Italy’s labour shortage is ticking ‘time bomb’ – Generali chairman

MILAN (Reuters) – Italy’s free-falling birth rates and the emigration of the young and educated is a ticking “time bomb” for the country, the chairman of Italy’s biggest insurer warned on Friday.

“This is the problem for our country in my view: human resources,” Generali Chairman Andrea Sironi told a conference organised by Algebris Investments.

National statistics bureau ISTAT said in April that Italian births hit a historic low below 400,000 in 2022, the 14th consecutive yearly fall.

Sironi said that compared with 1.05 million births in 1964 when he was born. The problem is compounded by a lower percentage of people with a degree in Italy, he added.

“In Italy 28% of people between 25 and 34 years old hold a degree, in Europe the average is 41%, some countries are above 50%,” he said.

To make things worse, of the net 50,000 people leaving the country each year, many are educated, with scientific skills Italy badly needs and under 40.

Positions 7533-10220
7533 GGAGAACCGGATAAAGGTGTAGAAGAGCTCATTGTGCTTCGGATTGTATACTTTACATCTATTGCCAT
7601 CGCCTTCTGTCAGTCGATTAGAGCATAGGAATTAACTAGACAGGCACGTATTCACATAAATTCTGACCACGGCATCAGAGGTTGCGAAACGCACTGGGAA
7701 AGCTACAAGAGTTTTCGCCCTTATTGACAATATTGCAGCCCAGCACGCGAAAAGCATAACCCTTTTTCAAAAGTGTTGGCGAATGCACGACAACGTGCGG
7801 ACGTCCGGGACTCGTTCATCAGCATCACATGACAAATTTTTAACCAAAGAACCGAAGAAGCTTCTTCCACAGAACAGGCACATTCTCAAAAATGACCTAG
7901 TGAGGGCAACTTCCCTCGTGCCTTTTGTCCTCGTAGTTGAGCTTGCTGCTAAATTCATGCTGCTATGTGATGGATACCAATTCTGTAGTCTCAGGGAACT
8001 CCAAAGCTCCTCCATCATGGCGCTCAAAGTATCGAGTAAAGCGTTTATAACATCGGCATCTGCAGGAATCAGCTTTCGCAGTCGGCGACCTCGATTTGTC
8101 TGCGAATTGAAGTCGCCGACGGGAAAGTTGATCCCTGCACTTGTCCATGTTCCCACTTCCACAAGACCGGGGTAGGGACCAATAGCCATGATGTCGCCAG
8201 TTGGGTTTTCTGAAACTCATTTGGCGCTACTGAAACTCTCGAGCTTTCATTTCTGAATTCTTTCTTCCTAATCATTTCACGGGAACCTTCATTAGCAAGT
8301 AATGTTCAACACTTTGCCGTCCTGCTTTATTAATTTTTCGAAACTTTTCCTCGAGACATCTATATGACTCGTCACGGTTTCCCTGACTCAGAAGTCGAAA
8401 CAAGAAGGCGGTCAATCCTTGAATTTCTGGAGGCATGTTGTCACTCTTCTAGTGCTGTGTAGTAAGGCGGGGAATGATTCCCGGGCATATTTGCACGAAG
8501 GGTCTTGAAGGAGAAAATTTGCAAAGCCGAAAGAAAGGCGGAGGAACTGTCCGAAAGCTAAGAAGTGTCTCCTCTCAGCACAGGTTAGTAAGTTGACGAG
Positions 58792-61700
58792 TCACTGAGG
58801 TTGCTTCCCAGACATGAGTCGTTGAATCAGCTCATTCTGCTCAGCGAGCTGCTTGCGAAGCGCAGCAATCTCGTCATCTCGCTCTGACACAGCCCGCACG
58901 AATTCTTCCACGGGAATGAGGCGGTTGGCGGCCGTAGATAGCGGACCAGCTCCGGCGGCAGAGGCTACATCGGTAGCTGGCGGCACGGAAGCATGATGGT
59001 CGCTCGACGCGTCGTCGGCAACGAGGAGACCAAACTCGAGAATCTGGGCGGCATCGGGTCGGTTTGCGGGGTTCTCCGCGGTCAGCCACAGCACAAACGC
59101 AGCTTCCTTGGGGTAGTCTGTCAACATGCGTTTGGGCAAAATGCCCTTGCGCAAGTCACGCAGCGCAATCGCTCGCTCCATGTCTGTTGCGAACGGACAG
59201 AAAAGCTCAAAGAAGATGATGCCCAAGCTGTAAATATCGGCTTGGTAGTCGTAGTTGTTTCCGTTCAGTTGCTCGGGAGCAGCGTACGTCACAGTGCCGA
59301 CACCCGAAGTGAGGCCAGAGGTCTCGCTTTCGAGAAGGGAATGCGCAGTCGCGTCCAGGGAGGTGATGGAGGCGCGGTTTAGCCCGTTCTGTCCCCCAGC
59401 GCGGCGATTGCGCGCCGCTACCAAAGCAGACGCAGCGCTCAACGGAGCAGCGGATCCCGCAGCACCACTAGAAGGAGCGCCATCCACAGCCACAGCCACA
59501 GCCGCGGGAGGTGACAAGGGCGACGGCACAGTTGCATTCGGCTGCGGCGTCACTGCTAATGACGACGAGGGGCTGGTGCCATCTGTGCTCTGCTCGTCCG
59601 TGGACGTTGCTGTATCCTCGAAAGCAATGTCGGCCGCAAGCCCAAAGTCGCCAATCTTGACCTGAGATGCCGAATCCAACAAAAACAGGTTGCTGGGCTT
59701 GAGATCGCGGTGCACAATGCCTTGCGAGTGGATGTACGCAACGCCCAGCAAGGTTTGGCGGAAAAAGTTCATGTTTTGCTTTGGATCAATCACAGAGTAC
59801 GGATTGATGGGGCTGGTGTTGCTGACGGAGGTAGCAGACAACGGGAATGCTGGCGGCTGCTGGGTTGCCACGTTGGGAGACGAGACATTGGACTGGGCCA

“When you put together all three elements it’s a time bomb,” he said.

Sironi, who is a professor at Milan’s Bocconi University, said the percentage of their graduates who find an occupation abroad had risen to 37%.

“The reason is simple: in Italy they would earn 1,300-1,500 euros on their first job. In Germany or France, not to mention Switzerland, more than twice that,” he said, calling for tax incentives to improve the situation.

“It’s normal that some of our graduates go abroad, we’re in Europe, the problem is that foreigners don’t come; how could they with such salaries?.”

A shrinking and ageing population is a major threat to the euro zone’s third largest economy, leading to falling economic productivity and higher welfare costs in a country with the highest pension bill in the 38-nation Organisation for Economic Cooperation and Development.

The plunging birth rate and a continuing brain drain abroad are expected to result in Italy’s school population shrinking by one million in the coming decade.

(Reporting by Valentina Za; Writing by Alvise Armellini; Editing by Jonathan Oatis)